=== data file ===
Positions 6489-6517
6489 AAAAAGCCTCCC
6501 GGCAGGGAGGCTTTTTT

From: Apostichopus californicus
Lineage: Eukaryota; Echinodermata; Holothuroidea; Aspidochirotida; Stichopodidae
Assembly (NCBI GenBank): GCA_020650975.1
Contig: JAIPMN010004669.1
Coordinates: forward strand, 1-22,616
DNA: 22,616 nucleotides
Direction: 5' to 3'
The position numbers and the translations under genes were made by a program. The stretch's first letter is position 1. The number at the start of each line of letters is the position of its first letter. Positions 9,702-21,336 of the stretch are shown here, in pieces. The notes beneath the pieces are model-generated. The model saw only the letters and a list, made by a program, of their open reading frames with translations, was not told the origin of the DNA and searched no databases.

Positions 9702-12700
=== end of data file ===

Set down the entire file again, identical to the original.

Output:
Positions 6489-6517
6489 AAAAAGCCTCCC
6501 GGCAGGGAGGCTTTTTT

From: Apostichopus californicus
Lineage: Eukaryota; Echinodermata; Holothuroidea; Aspidochirotida; Stichopodidae
Assembly (NCBI GenBank): GCA_020650975.1
Contig: JAIPMN010004669.1
Coordinates: forward strand, 1-22,616
DNA: 22,616 nucleotides
Direction: 5' to 3'
The position numbers and the translations under genes were made by a program. The stretch's first letter is position 1. The number at the start of each line of letters is the position of its first letter. Positions 9,702-21,336 of the stretch are shown here, in pieces. The notes beneath the pieces are model-generated. The model saw only the letters and a list, made by a program, of their open reading frames with translations, was not told the origin of the DNA and searched no databases.

Positions 9702-12700